“Fatna didn’t want to become pregnant again. She was 42 and already had seven children and a husband with an unstable job. She knew she could get some pills at the nearest health centre but had heard stories from her neighbours about how the pills could cause cancer and other terrible illnesses. A volunteer midwife or nurse had suggested she use an IUD (a form of birth control) but her husband refused as he’d heard from his friends about how, if the IUD broke, the coil could injure his penis. So she went with the rhythm method which worked … until she got pregnant again,” explained the young Moroccan doctor who, despite her young age, has extensive experience in sexual and reproductive health research and advocacy.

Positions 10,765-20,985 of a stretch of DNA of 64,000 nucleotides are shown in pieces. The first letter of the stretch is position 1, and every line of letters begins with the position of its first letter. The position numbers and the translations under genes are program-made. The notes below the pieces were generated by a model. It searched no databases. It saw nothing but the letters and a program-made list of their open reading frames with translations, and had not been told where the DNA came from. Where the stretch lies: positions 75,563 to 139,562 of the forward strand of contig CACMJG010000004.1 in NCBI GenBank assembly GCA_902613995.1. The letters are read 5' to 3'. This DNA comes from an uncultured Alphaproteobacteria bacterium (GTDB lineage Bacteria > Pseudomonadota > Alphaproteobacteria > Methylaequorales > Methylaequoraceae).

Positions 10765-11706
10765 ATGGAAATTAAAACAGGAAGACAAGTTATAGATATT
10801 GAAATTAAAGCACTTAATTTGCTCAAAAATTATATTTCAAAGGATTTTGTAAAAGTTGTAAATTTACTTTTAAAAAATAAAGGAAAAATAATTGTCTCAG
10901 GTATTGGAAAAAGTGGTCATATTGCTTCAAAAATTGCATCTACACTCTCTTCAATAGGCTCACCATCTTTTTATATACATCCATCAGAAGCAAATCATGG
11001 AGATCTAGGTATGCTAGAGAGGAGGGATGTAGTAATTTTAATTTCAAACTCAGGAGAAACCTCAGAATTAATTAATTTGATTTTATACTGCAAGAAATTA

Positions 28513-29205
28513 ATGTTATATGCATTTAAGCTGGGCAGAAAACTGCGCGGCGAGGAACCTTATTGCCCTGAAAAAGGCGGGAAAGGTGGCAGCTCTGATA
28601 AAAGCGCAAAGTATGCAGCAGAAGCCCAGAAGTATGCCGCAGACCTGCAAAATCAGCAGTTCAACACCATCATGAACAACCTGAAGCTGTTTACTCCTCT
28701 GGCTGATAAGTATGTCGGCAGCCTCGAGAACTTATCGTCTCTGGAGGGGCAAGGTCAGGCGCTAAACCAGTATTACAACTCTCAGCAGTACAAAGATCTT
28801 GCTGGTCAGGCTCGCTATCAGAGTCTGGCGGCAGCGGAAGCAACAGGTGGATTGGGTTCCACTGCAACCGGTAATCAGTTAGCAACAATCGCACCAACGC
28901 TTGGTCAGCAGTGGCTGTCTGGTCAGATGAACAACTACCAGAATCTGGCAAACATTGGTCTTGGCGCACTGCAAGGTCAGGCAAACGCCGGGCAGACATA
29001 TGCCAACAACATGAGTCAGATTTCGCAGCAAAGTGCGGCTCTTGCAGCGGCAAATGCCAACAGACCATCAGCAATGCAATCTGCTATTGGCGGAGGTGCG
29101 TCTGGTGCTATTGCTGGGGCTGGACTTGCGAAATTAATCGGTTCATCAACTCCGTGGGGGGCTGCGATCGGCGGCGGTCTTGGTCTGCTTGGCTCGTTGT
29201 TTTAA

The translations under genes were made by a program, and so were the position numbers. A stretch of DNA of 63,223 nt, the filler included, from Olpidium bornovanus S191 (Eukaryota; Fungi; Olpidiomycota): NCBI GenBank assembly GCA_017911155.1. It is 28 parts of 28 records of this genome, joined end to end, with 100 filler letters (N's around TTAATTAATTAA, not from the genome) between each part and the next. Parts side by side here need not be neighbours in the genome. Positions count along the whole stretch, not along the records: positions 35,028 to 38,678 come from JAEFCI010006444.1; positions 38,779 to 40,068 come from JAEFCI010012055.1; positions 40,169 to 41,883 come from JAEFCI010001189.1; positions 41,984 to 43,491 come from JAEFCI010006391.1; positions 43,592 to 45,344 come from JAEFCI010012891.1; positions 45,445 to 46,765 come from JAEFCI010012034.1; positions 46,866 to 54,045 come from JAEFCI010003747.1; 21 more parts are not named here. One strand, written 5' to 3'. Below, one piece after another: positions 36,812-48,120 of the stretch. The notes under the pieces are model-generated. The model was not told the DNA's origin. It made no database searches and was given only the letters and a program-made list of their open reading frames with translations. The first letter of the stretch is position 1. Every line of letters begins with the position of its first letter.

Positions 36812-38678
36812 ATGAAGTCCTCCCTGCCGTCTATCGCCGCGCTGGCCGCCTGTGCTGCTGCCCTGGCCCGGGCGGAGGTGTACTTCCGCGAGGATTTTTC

Fatna’s delivery was quick, shared Dr Imane. She delivered a healthy baby boy. Soon after the baby arrived, however, she began bleeding profusely and despite their best efforts, the medical team could not save her. She died from postpartum haemorrhage.
“Her death left me with profound feelings of sadness, failure and helplessness,” shared Dr Imane.
Distressed by Fatna’s death, the doctor sought some answers from her husband.
She found out Fatna was born in a rural village about 60km from Rabat. She never went to school - as her husband put it, “in those parts, the only school for a girl is the kitchen”. She was married off when she was 15 and had her first child 11 months later (a conception so soon after her marriage is so girls can prove to their spouses that they are fertile).